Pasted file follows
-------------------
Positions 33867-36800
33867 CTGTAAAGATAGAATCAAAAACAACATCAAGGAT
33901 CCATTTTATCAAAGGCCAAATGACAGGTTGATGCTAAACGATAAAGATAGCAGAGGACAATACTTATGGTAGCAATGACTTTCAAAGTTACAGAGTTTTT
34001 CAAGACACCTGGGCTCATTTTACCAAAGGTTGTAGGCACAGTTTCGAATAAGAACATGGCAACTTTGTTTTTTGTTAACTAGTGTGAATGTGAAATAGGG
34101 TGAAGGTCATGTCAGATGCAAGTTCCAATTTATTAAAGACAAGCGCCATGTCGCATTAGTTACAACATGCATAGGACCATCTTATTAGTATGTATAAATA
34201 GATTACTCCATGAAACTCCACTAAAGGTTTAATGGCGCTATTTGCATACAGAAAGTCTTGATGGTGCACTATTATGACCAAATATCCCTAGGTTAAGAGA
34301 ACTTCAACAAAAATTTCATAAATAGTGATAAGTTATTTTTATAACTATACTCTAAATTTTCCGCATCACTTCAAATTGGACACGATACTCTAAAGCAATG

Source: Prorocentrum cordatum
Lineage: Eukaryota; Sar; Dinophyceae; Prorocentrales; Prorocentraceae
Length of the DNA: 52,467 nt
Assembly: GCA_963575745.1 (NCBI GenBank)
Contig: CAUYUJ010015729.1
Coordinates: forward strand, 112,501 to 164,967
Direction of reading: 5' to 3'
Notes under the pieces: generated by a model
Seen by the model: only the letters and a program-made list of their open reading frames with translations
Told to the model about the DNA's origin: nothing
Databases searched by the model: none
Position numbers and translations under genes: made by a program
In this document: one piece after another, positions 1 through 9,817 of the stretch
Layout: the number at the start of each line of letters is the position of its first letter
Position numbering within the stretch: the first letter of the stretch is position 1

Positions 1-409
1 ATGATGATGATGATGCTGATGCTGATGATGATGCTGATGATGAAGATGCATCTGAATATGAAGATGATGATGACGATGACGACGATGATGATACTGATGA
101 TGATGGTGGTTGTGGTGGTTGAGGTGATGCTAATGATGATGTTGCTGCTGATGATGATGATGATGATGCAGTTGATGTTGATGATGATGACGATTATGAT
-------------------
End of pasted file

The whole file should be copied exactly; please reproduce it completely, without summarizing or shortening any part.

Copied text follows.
Positions 33867-36800
33867 CTGTAAAGATAGAATCAAAAACAACATCAAGGAT
33901 CCATTTTATCAAAGGCCAAATGACAGGTTGATGCTAAACGATAAAGATAGCAGAGGACAATACTTATGGTAGCAATGACTTTCAAAGTTACAGAGTTTTT
34001 CAAGACACCTGGGCTCATTTTACCAAAGGTTGTAGGCACAGTTTCGAATAAGAACATGGCAACTTTGTTTTTTGTTAACTAGTGTGAATGTGAAATAGGG
34101 TGAAGGTCATGTCAGATGCAAGTTCCAATTTATTAAAGACAAGCGCCATGTCGCATTAGTTACAACATGCATAGGACCATCTTATTAGTATGTATAAATA
34201 GATTACTCCATGAAACTCCACTAAAGGTTTAATGGCGCTATTTGCATACAGAAAGTCTTGATGGTGCACTATTATGACCAAATATCCCTAGGTTAAGAGA
34301 ACTTCAACAAAAATTTCATAAATAGTGATAAGTTATTTTTATAACTATACTCTAAATTTTCCGCATCACTTCAAATTGGACACGATACTCTAAAGCAATG

Source: Prorocentrum cordatum
Lineage: Eukaryota; Sar; Dinophyceae; Prorocentrales; Prorocentraceae
Length of the DNA: 52,467 nt
Assembly: GCA_963575745.1 (NCBI GenBank)
Contig: CAUYUJ010015729.1
Coordinates: forward strand, 112,501 to 164,967
Direction of reading: 5' to 3'
Notes under the pieces: generated by a model
Seen by the model: only the letters and a program-made list of their open reading frames with translations
Told to the model about the DNA's origin: nothing
Databases searched by the model: none
Position numbers and translations under genes: made by a program
In this document: one piece after another, positions 1 through 9,817 of the stretch
Layout: the number at the start of each line of letters is the position of its first letter
Position numbering within the stretch: the first letter of the stretch is position 1

Positions 1-409
1 ATGATGATGATGATGCTGATGCTGATGATGATGCTGATGATGAAGATGCATCTGAATATGAAGATGATGATGACGATGACGACGATGATGATACTGATGA
101 TGATGGTGGTTGTGGTGGTTGAGGTGATGCTAATGATGATGTTGCTGCTGATGATGATGATGATGATGCAGTTGATGTTGATGATGATGACGATTATGAT